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    A multidisciplinary approach to describing current knowledge and approaches to studying cancer and its treatment, including perspectives from pathology, genetics, cell biology, immunology and clinical oncology.

    This paper will provide advanced knowledge of the aetiology and pathology of human cancer. This paper will provide a foundation for postgraduate study in the area of cancer and is useful for those going on to professional programmes in the health sciences.

    About this paper

    Paper title Cancer Biology
    Subject Pathology
    EFTS 0.15
    Points 18 points
    Teaching period Semester 2 (On campus)
    Domestic Tuition Fees ( NZD ) $1,173.30
    International Tuition Fees Tuition Fees for international students are elsewhere on this website.
    (One of ANAT 241, BIOC 221, PATH 201) and 72 further 200-level points
    Recommended Preparation
    GENE 222, BIOC 352
    Recommended Preparation or Concurrent Study
    GENE 313, BIOC 353
    Schedule C

    Suitable for undergraduates with a background in biomedical science, health sciences or in related subjects.

    Prerequisites: One of ANAT 241, BIOC 221 or PATH 201
    Recommended Preparation: GENE 222, BIOC 352


    Teaching staff

    Co- Convenors: Associate Professor Heather Cunliffe and Dr Karen Reader

    Teaching contributions come from the Departments of Pathology (DSM), Biochemistry (BMS) and Medicine (DSM).

    Paper Structure
    The paper has modules in:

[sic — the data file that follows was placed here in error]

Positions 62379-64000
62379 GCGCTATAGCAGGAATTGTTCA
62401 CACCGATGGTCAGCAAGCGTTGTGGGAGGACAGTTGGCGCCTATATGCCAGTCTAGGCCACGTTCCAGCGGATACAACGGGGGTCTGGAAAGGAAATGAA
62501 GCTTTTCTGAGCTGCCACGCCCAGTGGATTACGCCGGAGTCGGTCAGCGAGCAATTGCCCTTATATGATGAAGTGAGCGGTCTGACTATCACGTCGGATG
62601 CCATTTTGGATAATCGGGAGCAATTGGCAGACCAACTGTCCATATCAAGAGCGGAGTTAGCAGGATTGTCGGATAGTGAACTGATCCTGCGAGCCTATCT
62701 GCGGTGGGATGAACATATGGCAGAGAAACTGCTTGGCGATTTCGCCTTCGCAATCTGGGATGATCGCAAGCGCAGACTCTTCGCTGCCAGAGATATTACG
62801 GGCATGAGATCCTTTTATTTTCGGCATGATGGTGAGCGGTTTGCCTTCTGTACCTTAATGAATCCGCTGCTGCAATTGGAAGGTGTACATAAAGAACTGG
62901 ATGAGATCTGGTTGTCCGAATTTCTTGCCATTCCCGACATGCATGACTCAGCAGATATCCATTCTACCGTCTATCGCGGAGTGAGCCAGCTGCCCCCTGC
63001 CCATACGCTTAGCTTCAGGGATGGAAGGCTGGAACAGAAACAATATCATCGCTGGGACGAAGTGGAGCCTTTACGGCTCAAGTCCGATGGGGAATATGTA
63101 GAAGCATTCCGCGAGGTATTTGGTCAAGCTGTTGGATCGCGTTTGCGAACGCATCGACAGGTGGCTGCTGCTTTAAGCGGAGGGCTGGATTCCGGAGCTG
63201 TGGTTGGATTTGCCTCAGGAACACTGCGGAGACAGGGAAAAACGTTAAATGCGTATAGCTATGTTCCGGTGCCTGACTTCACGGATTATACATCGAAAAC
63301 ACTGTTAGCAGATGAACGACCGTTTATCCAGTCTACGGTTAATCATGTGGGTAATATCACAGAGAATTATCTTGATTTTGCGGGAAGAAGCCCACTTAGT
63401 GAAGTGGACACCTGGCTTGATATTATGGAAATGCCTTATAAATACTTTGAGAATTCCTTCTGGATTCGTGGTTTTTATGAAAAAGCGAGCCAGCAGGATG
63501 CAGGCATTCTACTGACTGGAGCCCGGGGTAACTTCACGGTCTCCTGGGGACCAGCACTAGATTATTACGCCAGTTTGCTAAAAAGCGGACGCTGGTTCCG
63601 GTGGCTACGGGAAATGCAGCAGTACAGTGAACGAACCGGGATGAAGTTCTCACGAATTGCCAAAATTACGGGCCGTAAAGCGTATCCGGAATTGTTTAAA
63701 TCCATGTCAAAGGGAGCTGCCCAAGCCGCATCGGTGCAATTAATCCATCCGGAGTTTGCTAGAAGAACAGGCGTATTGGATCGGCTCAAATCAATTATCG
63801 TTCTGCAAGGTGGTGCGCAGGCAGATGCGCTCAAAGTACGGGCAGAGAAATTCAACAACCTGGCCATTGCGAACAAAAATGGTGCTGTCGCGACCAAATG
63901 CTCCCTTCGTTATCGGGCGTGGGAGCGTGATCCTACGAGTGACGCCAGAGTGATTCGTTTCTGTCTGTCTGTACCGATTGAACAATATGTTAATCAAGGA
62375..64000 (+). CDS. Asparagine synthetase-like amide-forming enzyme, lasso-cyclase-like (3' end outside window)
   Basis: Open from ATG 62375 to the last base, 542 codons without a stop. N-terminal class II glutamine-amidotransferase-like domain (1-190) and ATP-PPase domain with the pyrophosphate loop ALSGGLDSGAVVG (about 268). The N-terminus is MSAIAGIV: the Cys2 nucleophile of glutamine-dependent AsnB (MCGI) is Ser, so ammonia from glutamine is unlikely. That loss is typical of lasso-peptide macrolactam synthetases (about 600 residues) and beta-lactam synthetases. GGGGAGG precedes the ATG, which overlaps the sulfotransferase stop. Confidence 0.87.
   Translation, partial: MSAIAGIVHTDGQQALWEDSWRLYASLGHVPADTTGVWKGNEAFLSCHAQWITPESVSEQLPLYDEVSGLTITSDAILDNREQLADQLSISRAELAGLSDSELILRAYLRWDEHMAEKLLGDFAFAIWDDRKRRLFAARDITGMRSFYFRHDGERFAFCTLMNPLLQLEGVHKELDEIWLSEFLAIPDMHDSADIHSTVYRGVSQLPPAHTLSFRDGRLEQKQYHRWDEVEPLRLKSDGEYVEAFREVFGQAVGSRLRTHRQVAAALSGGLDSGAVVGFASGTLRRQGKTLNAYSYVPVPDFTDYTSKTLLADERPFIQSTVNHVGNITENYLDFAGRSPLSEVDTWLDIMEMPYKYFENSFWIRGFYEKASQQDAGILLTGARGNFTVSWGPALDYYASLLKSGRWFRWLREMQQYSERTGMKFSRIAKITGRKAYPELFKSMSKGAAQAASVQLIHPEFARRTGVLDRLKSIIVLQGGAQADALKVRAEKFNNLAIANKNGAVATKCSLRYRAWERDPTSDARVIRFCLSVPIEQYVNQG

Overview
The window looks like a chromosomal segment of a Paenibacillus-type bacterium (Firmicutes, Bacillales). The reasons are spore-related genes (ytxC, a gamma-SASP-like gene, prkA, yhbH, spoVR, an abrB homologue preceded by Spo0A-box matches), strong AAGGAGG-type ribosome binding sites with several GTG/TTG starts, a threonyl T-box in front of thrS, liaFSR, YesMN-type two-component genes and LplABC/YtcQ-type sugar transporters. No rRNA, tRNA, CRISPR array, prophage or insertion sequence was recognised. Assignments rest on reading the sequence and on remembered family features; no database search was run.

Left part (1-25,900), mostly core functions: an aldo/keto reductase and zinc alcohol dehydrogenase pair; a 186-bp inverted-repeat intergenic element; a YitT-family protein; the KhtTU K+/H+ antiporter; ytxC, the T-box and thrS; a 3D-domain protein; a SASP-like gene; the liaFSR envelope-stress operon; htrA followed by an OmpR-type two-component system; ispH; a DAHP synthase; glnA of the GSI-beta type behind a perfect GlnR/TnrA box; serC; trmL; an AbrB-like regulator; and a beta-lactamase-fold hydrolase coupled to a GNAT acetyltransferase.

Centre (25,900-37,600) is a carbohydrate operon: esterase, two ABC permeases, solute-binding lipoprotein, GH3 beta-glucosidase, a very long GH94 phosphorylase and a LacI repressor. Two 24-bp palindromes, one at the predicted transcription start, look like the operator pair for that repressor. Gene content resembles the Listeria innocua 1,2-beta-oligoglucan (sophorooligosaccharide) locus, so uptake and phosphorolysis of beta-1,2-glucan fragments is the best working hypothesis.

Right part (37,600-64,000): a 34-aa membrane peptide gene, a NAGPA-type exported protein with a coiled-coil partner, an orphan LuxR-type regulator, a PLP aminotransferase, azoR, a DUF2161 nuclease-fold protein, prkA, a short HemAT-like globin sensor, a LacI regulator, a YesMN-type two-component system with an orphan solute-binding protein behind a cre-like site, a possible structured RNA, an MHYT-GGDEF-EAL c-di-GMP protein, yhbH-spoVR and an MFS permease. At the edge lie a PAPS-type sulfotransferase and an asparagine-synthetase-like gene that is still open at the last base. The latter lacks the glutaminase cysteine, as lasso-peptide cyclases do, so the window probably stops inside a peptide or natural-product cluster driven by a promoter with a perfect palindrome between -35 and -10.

• Anatomic and histopathology
    • Clinical oncology
    • Cell and molecular biology
    • Genetics and genomics
    • Bioinformatics
    • Immunology
    Two guest lectures are included to incorporate leading-edge and topical areas.
    Teaching Arrangements
    Two lectures per week (over 13 weeks) and two laboratory classes per week for the first half of the semester.

    Recommended: Robbins and Cotran Pathologic Basis of Disease, available online through the University Library.

    Graduate Attributes Emphasised
    Interdisciplinary perspective, Lifelong learning, Critical thinking, Ethics, Research.
    View more information about Otago's graduate attributes.
    Learning Outcomes

    Students who successfully complete this paper will:

    • Be able to critically evaluate and discuss central ideas and theoretical components relating to cancer from the disciplines of pathology, cell biology, immunology, genetics and clinical oncology
    • Demonstrate appropriate practical skills in techniques commonly used in the characterisation and investigation of human cancers
    • Be able to evaluate data produced in the laboratory and prepare coherent and informative laboratory reports
    • Be able to identify, critically evaluate and integrate the scientific literature in areas related to cancer research and clearly describe their findings


    Semester 2

    Teaching method
    This paper is taught On Campus
    Learning management system

    Computer Lab

    Stream Days Times Weeks
    A1 Thursday 14:00-17:50 35
    Friday 14:00-17:50 35


    Stream Days Times Weeks
    A1 Monday 11:00-11:50 29-35, 37-42
    B1 Tuesday 11:00-11:50 29-35, 37-40, 42
    Tuesday 14:00-14:50 32
    Thursday 14:00-14:50 32
    D1 Thursday 11:00-11:50 29


    Stream Days Times Weeks
    A1 Thursday 14:00-17:50 31, 33
    Friday 14:00-17:50 29-33


    Stream Days Times Weeks
    D1 Thursday 14:00-17:50 34
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